Interesting about Steinways not being what they used to be. That piano technician repeated several times how they are hand-made with the most carefully chosen wood (grown in only two places in the world just for their pianos) etc... And that you cannot compare factory-built piano manufacturers (Yamaha) to the hand-made Steinways. Of course, he works for Steinway. My piano is a Yamaha C2 grand and my piano tuner raves about how well the Yamahas hold together, easy to tune, etc...
I've wondered about the Shigeru Kawai, but have never tried one. Maybe I'll go piano shopping again one of these days. (don't tell my husband
As to voicing, you are right. I bought my piano brand new and in the piano store were a dozen grand pianos in a row. Six or seven of them were the exact model but sounded much different from each other. I picked out the one that fit my ears best, and that's how I ended up with a Yamaha. But just three weeks ago, I noticed that some keys were sounding more harsh or maybe the word is 'bright'. It was getting on my nerves so I asked my tuner to fix them. Argh, can't think of the word for this one either, but now I know what it means to have some hammers 'adjusted'? or maybe it is 'voiced'? Anyway, he had a metal pointed rod that he used to gently scrape the felt on the hammers, so as to soften them and make the tone not sound harsh. I think I will try to do that myself next time I notice a bad tone, as it didn't look hard to do.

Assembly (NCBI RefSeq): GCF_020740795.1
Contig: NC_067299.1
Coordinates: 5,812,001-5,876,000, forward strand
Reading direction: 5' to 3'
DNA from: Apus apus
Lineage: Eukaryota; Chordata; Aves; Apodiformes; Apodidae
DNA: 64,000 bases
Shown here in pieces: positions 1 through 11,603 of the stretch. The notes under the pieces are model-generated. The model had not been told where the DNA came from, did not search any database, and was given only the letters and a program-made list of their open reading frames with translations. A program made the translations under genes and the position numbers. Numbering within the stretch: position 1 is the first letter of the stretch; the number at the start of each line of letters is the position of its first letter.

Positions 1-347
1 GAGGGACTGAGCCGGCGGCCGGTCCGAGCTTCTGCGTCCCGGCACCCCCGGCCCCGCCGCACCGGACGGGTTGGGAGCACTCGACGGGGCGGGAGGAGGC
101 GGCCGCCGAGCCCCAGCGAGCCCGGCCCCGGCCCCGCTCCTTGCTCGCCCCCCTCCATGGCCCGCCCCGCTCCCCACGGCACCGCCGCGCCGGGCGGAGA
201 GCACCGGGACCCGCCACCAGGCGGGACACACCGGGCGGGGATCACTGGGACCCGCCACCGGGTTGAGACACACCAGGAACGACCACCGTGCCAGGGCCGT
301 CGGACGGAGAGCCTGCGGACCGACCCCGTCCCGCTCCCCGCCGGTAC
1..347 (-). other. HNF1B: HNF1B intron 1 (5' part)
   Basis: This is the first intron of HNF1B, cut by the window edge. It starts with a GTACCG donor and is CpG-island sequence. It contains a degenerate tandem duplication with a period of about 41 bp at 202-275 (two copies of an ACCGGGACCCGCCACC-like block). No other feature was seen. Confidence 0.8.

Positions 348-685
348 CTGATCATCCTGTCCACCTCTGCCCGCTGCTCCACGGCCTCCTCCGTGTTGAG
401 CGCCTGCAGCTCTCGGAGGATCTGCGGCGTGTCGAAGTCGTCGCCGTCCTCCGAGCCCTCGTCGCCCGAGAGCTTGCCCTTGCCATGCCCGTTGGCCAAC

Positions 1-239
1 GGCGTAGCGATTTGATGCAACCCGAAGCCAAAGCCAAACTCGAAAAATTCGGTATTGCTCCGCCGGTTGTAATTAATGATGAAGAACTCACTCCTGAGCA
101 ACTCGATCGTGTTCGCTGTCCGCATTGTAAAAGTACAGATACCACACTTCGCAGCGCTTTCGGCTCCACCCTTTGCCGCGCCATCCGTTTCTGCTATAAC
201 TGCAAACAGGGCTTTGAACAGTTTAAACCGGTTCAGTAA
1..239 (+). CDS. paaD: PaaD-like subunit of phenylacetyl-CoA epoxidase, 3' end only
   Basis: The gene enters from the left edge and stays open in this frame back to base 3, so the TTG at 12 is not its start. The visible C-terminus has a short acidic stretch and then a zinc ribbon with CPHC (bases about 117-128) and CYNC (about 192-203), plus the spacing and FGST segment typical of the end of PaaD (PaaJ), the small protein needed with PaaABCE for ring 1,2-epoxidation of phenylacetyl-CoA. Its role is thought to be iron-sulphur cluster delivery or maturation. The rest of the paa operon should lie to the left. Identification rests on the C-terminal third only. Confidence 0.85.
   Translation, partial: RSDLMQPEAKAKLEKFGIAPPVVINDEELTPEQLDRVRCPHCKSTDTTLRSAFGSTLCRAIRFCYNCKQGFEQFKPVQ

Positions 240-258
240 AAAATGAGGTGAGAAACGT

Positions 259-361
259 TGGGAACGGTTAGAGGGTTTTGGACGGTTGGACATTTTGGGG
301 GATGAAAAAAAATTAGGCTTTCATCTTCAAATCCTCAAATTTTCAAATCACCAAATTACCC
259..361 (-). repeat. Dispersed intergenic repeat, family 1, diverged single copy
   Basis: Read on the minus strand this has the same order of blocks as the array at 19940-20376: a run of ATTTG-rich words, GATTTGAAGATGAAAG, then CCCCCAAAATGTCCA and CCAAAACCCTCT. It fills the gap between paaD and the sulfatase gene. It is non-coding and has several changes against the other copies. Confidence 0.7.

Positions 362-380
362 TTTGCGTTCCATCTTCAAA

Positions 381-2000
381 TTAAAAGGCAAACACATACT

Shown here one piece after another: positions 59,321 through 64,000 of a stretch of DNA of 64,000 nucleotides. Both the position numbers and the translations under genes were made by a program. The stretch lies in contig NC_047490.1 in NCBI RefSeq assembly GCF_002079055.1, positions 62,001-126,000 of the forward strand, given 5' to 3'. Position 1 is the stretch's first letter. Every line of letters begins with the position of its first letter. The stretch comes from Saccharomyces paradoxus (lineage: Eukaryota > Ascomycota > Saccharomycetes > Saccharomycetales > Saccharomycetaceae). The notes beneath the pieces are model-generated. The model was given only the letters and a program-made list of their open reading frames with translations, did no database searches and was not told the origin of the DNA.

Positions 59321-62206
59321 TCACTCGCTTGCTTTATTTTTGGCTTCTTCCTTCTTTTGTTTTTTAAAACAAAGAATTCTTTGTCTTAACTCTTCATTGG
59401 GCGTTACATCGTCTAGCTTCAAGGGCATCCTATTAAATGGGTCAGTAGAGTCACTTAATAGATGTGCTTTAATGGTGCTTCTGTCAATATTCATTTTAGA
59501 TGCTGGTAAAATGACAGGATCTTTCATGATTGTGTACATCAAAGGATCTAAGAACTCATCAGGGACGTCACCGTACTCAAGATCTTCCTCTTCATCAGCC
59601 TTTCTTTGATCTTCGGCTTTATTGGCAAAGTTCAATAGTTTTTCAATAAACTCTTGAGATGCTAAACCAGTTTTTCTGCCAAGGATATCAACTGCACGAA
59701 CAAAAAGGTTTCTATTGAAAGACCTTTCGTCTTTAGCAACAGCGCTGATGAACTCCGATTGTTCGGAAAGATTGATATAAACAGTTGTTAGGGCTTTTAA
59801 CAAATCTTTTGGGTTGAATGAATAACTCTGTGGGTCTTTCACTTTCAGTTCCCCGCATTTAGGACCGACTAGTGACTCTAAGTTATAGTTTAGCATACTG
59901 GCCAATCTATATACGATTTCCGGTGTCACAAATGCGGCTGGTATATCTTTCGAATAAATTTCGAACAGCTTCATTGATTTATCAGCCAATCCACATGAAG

Use a very fine needle, a lancet works well, just don't overdo scraping or poking; once the hammer is softened, it takes a very long time to re-harden, so do any correction very gradually. Also be careful not to rip off the hammers when moving the action.
There are a couple hammers on my piano that need some softening every year or two. I make a series of shallow pin-pricks with a superfine insulin needle along the grooves in each offending hammer. However, I strongly suggest you get professional advice first. From what my technician tells me, it's easy to do some damage.